The above Ad will no longer appear after you Sign Up for Free!

Cam-Lok E1015 series

Discussion in 'Lighting and Electrics' started by felixm, Apr 14, 2009.

  1. felixm

    felixm Member

    Messages:
    23
    Likes Received:
    0
    Does anyone have any tips for getting male camlocks on the end of cable? I'm making my own cables using 6awg so and 15 series camlocks I was able to push the cover onto the females but can't get the males all of the way in. They stop about 1/2in from the end.

    Thanks
     
  2. Footer

    Footer Senior Team Senior Team Premium Member

    Messages:
    9,413
    Likes Received:
    1,808
    Location:
    Saratoga Springs, NY
    Re: male camlock 15 series

    Vice and a dead blow usually does the trick for me.
     
  3. JD

    JD Well-Known Member

    Messages:
    3,954
    Likes Received:
    1,141
    Location:
    North Wales PA
    Make sure your boot set screw is backed all the way out, and of course that the screw is in line. Usually have more problems with the females. (especially on the 1016s) Those females always need a little greasing up!
     
  4. mrb

    mrb Active Member

    Messages:
    377
    Likes Received:
    32
    are you putting camlocks on the individual conductors of a 6/4 SO cable? Thats a big no-no.
     
  5. STEVETERRY

    STEVETERRY Well-Known Member

    Messages:
    1,361
    Likes Received:
    704
    Location:
    New York
    See "Com-a-long tool" and Silicone grease in attached data sheet.

    ST
     

    Attached Files:

  6. STEVETERRY

    STEVETERRY Well-Known Member

    Messages:
    1,361
    Likes Received:
    704
    Location:
    New York
    Excerpt from the NEC section 520.53(H)(2):

    (2) Single-Conductor Cables. Single-conductor portable supply cable sets shall be not smaller than 2 AWG conductors. The equipment grounding conductor shall not be smaller than 6 AWG conductor.


    Therefore, you are very limited as to where in the theatre you can use those E1015's and still be code compliant.


    ST
     
  7. derekleffew

    derekleffew Resident Curmudgeon Senior Team Premium Member

    Messages:
    4,401
    Likes Received:
    2,785
    Location:
    Las Vegas, NV, USA
    Mr. Terry, I'm surprised at you.:( I expected to hear you rail against the poor, defenseless baby-Cams, as you have in the past:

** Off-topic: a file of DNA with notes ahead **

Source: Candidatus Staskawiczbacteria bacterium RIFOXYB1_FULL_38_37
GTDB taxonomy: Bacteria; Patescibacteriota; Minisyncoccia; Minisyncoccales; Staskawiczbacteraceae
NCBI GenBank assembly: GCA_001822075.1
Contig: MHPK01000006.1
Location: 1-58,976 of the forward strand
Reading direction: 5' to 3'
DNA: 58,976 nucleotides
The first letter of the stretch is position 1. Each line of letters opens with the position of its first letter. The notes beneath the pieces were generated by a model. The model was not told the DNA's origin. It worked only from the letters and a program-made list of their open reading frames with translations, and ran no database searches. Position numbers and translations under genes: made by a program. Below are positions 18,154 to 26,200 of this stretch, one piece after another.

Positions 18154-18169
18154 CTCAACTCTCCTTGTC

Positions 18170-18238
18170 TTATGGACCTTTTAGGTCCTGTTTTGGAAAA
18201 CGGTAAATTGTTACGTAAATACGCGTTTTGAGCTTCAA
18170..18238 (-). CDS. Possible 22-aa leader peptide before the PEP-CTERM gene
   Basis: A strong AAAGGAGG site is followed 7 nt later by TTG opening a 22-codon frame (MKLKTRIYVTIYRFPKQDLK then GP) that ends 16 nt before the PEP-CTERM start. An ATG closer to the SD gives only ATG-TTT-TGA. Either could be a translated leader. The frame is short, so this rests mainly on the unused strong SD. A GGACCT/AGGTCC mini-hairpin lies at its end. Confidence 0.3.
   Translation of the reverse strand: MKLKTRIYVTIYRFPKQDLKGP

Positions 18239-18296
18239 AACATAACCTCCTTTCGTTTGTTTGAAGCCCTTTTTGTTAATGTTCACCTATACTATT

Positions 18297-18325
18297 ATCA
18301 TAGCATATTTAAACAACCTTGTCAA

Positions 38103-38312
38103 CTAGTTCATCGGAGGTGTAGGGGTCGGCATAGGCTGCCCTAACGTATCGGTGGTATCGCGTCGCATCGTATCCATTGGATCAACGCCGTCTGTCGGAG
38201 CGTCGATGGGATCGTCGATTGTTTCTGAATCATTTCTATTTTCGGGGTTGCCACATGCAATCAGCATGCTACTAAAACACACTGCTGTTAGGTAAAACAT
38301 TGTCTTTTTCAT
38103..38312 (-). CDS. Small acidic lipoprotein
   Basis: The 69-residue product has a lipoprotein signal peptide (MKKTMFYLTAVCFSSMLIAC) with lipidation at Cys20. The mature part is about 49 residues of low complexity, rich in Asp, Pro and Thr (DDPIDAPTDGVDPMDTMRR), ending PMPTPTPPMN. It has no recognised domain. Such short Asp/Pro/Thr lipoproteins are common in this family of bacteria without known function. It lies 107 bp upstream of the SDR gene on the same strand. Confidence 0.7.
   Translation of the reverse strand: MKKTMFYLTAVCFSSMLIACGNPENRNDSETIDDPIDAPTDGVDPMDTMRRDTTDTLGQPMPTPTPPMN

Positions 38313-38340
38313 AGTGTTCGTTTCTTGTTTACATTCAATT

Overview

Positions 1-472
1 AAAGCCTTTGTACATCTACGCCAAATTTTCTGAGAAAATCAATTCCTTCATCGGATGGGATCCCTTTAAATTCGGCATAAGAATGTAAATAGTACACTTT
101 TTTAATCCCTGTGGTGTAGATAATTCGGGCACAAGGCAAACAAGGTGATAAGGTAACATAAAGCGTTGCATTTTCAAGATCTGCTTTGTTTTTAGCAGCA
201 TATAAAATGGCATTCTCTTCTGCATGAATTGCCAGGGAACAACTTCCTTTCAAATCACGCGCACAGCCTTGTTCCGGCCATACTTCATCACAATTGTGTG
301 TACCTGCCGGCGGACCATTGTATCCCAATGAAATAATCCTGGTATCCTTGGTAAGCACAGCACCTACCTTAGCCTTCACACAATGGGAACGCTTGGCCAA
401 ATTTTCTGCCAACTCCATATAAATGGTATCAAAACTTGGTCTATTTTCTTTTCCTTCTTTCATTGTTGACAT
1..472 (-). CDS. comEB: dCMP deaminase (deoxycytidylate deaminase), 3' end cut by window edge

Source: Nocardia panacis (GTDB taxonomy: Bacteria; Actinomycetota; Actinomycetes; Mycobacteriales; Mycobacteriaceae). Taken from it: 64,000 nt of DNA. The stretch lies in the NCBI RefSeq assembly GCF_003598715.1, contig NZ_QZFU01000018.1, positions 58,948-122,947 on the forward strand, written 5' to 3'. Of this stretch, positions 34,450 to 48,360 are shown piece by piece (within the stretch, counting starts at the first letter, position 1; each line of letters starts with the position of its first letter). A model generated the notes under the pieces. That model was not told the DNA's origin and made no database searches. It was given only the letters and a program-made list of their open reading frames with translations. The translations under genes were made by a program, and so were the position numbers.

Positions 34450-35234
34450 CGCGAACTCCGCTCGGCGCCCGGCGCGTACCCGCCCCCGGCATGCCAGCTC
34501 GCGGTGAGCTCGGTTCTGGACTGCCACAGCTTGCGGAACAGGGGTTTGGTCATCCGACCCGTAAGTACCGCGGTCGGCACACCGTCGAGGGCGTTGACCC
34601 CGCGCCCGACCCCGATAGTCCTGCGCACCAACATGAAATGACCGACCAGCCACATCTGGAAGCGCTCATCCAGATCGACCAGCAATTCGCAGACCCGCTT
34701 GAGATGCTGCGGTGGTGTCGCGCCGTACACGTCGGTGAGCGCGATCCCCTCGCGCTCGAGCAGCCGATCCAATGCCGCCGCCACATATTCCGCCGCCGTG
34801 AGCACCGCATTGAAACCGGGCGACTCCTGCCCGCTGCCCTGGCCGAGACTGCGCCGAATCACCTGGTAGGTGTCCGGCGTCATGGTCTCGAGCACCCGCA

edit: Simultaneously posted with above. [user]STEVETERRY[/user] never (rarely) disappoints!:)
     
  8. JD

    JD Well-Known Member

    Messages:
    3,954
    Likes Received:
    1,141
    Location:
    North Wales PA
    I miss Reddy Kilowatt! You know, you grow up with these things and then they fade away.... I guess he wasn't eco friendly or something....
    [​IMG]
     
  9. mnfreelancer

    mnfreelancer Active Member

    Messages:
    198
    Likes Received:
    8
    Location:
    Minneapolis, MN
    I used to work at a nuke plant that had a "life size" reddy kilowatt in the skyway between the admin building and the power block - it was cool!
     
  10. gafftapegreenia

    gafftapegreenia CBMod CB Mods

    Messages:
    4,355
    Likes Received:
    488
    Occupation:
    Prop-tart
    Location:
    Chicago
    I've got a little Reddy Kilowatt pin I wear from time to time to see who knows.
     
  11. felixm

    felixm Member

    Messages:
    23
    Likes Received:
    0
    ok os why can't you use cam on so cable? I'm not doing a huge power distro. I have a Furman ASD-120 and the baby cam seamed the best way to disconnect the cable from my rack. Also trying to carry around one 100' piece of 6/4 SO is heavy. So I thought I would use cam's to make 2 50ft cables.

     
    Last edited: Apr 16, 2009
  12. JD

    JD Well-Known Member

    Messages:
    3,954
    Likes Received:
    1,141
    Location:
    North Wales PA
    The problem has to do with the type of insulation used on the internal conductors and how it holds up in normal and rough handling. The best answer is the multipin pin & sleeve connectors. Independent conductors must be type SC and at least 2 gauge.
     
  13. icewolf08

    icewolf08 CBMod CB Mods

    Messages:
    4,067
    Likes Received:
    669
    Occupation:
    Controls Technician - TAIT Towers
    Location:
    Lititz, PA
    As [user]JD[/user] was saying, the issue is with the cable. You cannot take multi-conductor cable and splay out the conductors to wire them into single conductor connectors. That is against code for the reasons stated above. The 6/4 cable as a whole is SO rated, but the individual conductors are not. You also put extra strain on the conductors and outer jacket by doing this.

    There are plenty of multi-pole connectors on the market that will suit your needs. As mentioned above, chances are your best bet lies in pin & sleeve land.

    Multi-conductor cable has to be wired to multi-pole connectors. This is the same reson why we have Socapex connectors as opposed to cables with a bunch of stage pin connectors hanging out the end. That being said, you should not continue on your current course with this project, you should find a connector solution that is correct for the application.